The Fixer

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Set in czarist Russia, The Fixer is the story of the strains and anxieties that beset a man who finds himself a stranger in his community and a victim of irrational prejudice as a wave of anti-Semitic hysteria engulfs a town after the murder of a boy. Yakov Bok, an ordinary handyman, is charged with the "ritual murder" of the boy simply because of his Jewish heritage. The story of Bok's struggle in an atmosphere of hate is universally applicable to that of any victim of a ...

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The Fixer: A Novel

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Overview

Set in czarist Russia, The Fixer is the story of the strains and anxieties that beset a man who finds himself a stranger in his community and a victim of irrational prejudice as a wave of anti-Semitic hysteria engulfs a town after the murder of a boy. Yakov Bok, an ordinary handyman, is charged with the "ritual murder" of the boy simply because of his Jewish heritage. The story of Bok's struggle in an atmosphere of hate is universally applicable to that of any victim of a miscarriage of justice and mob prejudice.

Winner of the 1967 National Book Award

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Editorial Reviews

From the Publisher
"Brilliant [and] harrowing . . . Historical reality combined with fictional skill and beauty of a high order make [it] a novel of startling importance." —-Elizabeth Hardwick, Vogue

"What makes it a great book, above and beyond its glowing goodness, has to do with something else altogether: its necessity...This novel, like all great novels reminds us that we must do something." — Jonathan Safran Foer, author of Everything Is Illuminated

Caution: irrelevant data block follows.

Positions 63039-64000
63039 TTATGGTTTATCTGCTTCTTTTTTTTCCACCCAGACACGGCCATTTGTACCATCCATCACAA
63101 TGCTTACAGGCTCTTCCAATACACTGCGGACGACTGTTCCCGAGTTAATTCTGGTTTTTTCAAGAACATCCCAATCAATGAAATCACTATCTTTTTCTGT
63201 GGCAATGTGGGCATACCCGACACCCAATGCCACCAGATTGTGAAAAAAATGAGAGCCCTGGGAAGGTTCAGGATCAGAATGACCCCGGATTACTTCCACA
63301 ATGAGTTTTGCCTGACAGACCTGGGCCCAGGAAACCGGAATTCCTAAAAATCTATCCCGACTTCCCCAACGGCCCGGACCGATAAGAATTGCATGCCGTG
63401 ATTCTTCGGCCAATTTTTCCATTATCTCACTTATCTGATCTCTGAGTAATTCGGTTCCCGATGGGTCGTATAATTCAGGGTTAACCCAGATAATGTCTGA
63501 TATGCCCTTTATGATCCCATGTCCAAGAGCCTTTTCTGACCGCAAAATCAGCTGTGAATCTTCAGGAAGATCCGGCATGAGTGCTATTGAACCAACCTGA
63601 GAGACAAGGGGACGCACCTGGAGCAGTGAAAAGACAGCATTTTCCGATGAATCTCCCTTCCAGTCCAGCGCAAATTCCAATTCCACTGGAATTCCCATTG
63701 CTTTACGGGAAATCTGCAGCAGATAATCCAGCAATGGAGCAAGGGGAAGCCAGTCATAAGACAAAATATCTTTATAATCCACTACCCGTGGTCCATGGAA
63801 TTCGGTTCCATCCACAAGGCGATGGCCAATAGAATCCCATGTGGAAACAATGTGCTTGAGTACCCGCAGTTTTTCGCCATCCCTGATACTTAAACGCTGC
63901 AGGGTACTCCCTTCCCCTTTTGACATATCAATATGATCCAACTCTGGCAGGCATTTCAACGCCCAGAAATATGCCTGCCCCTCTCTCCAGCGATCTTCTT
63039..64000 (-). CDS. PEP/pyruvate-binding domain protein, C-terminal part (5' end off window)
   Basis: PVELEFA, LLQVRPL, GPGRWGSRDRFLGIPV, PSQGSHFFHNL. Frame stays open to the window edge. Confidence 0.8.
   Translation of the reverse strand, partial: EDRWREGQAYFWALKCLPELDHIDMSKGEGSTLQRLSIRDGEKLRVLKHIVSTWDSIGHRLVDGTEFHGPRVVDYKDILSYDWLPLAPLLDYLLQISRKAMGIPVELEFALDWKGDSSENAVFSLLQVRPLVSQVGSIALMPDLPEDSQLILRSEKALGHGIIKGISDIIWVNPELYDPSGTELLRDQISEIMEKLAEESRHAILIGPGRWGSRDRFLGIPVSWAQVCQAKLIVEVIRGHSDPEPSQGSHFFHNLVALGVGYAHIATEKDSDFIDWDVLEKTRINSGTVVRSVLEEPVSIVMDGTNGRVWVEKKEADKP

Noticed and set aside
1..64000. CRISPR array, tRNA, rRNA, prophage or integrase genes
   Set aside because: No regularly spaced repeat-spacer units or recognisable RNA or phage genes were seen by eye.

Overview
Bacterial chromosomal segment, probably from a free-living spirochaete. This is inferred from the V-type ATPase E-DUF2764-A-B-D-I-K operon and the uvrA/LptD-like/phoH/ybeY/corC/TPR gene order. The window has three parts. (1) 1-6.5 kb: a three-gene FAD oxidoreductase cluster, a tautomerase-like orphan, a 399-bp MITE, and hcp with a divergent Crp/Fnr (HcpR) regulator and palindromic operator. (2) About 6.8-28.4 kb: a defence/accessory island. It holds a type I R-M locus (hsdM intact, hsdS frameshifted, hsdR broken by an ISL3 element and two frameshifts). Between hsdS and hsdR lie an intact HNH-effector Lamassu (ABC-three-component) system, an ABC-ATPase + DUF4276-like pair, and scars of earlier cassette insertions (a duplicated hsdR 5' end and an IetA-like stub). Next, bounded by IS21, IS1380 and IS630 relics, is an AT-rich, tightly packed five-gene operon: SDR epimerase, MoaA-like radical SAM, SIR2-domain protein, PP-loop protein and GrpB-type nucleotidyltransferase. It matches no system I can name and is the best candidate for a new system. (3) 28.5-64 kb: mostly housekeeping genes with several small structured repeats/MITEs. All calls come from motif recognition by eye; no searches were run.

"The Fixer deserves to rank alongside the great Jewish-American novels of Saul Bellow and Philip Roth." —The Independent (London)

"A literary event in any season." —Eliot Fremont-Smith, The New York Times

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Product Details

Meet the Author

Bernard Malamud (1914 - 1986) wrote eight novels; he won the Pulizer Prize and the National Book Award for The Fixer, and the National Book Award for The Magic Barrel, a book of stories. Born in Brooklyn, he taught for many years at Bennington College in Vermont.

Biography

Bernard Malamud (1914-1986), perhaps more than any Jewish-American author in the twentieth century, including Saul Bellow, translated the literature of the Eastern European shtetl to the streets of America. So carefully written, so diligently constructed, are his stories and novels that one could erringly view them as narratives that represent a certain current of "Jewish" writing, or as period pieces. Upon numerous re-readings of his many works, the exact opposite feeling is engendered. This is one of the most profound literati of our age, and his contributions will surely transcend the earthly time in which they were written.

Because of the reconstruction of The Natural (1952) as a movie with a happy ending, belying the bitter pill swallowed by slugger Roy Hobbs at the end of the book, Malamud's popularity has enjoyed a revival, particularly for elevating the game of baseball - already an American fantasy - to the realm of mythos. The truth was that true to his literary forebears, I.L. Peretz and Sholom Aleichem, Malamud's reliance upon myth, legend, and magic often helped convey the most intimate details of existence, and consequently, life's pathos and sadness as much as life's joy and fulfillment. Malamud explicated the tragic role of the Jew in many of his stories, including The Fixer (1966), which won the National Book Award and the Pulitzer Prize, and later was adapted into a motion picture. That novel was based on the true story of Mendel Beilis, victim of the Kiev Blood Libel of 1913.

The stories are marked by a faithfulness to accent and tone that lends an unmistakable reality to every sentence and idea Malamud chose to set forth. The Magic Barrel (1954) is the diadem of his many short pieces. The sufferings of a rabbinic student, Leo Finkle, and his heroic but ungainly attempt to turn his life inside out, as he grasps desperately with his forlorn search for a marriage partner, are wrenching and inexpressibly moving. Suffering is Malamud's focus, and no author probed the subject more intensely.